Christmas Parade, 1959

You like-a da Christmas, eh? I like-a da Christmas! Especially when the real one is still many months away and I don't have to deal with it too much. (Insert frowny face).

Today's photos are from the 1959 Christmas parade. Man oh man, people loved to take endless pictures of the parades! I've got tons of 'em, and I may have to finally delve into that stack as my reserve of slides grows ever smaller. Forgive me.

Looks like Disneyland once again chose to celebrate the cultures from around the globe. That was an idea that just wouldn't die! Here we see the Japanese (I presume) "Wisteria" float, with its bonsai and rock garden and the wigged, powdered and kimono-wearing geisha. The kids hauling the float aren't working hard enough. Mush!

This must be the entry for China. That's a pretty modest float, reminiscent of what you might see in a small town parade! Look at all the little dolls on the float. Weird.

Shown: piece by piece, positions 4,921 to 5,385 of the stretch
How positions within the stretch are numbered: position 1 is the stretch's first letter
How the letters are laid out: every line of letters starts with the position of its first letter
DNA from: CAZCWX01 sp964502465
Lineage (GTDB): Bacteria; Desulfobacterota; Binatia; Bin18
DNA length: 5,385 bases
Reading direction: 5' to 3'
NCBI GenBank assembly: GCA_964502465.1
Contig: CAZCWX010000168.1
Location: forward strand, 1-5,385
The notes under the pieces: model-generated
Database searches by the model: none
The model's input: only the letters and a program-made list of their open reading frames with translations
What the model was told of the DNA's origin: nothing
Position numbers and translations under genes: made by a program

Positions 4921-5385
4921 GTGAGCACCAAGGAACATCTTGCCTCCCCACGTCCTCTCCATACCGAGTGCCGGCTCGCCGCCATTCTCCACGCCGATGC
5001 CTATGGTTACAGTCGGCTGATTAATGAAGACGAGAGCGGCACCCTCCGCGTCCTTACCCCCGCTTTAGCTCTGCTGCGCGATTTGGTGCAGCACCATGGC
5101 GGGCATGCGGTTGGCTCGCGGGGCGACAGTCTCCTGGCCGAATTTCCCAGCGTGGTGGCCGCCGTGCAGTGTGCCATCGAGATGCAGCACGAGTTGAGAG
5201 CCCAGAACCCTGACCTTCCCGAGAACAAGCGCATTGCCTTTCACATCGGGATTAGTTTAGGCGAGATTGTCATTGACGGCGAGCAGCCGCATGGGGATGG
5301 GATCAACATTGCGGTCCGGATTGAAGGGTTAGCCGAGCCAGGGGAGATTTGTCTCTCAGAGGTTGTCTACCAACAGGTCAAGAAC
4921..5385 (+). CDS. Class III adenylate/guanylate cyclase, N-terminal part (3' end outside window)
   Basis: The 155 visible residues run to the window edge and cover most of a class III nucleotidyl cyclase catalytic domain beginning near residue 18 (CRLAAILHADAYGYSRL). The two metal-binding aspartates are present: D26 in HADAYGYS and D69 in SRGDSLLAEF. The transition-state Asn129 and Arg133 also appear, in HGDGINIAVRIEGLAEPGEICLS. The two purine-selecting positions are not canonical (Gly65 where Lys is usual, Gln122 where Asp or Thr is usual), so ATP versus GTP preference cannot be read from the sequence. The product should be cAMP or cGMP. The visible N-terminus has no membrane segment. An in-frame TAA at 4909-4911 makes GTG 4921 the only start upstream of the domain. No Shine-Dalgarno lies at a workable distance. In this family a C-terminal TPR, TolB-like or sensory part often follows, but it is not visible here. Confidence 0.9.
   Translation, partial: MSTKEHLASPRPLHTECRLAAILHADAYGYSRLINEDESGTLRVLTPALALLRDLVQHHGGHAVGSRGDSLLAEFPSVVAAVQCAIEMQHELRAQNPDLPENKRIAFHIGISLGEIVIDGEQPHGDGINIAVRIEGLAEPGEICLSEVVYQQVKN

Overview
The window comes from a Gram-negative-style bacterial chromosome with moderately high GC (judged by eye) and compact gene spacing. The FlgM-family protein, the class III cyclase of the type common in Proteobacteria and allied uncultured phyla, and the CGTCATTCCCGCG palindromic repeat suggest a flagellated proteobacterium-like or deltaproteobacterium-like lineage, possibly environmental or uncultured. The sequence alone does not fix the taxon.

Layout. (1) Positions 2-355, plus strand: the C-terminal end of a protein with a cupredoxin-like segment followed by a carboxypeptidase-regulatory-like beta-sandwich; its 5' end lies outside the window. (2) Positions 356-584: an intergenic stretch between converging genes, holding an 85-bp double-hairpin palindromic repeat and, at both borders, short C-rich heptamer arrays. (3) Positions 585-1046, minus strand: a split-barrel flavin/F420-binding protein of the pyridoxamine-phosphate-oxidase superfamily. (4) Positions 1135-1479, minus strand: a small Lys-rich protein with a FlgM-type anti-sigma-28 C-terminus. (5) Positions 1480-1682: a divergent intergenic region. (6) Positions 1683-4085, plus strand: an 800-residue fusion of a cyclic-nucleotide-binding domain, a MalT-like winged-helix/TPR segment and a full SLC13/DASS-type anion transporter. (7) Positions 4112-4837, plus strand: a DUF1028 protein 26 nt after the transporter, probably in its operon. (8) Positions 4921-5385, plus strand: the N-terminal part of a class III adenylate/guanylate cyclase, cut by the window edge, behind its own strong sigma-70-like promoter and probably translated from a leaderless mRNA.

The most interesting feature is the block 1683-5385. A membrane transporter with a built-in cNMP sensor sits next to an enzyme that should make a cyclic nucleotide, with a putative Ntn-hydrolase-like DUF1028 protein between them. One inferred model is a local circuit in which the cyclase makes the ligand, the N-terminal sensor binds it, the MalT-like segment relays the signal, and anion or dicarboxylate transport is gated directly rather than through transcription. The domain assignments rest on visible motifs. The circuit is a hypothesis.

And last, but not least, is umm.... Sweden? Norway? Denmark? Oxnard? All I know is that I dig those red stocking caps. Looks like they are doing that dance where you clap your hands and then slap your partner. Always good for a laugh! They have Charlie Brown's Christmas tree (after it got a little love) on the float.

Monday, April 27, 2009

Fantasyland, '58

Welcome to Fantasyland, 1958! Never mind the "57" in the file name, I screwed up.

Anyway, here's sis riding a pack mule... I can't quite read her expression. Maybe she's going to cry. Or laugh. Or she's just squinting in the sunlight. Who knows. The good thing is that if a spontaneous game of basketball breaks out, she can referee.

Here she is again, being the perfect big sis by patiently helping her little brother out of the Dumbo vehicle. Behind them is a Fantasyland eatery that I don't know the name of in spite of it being in a zillion photos. And might I also add: poster alert!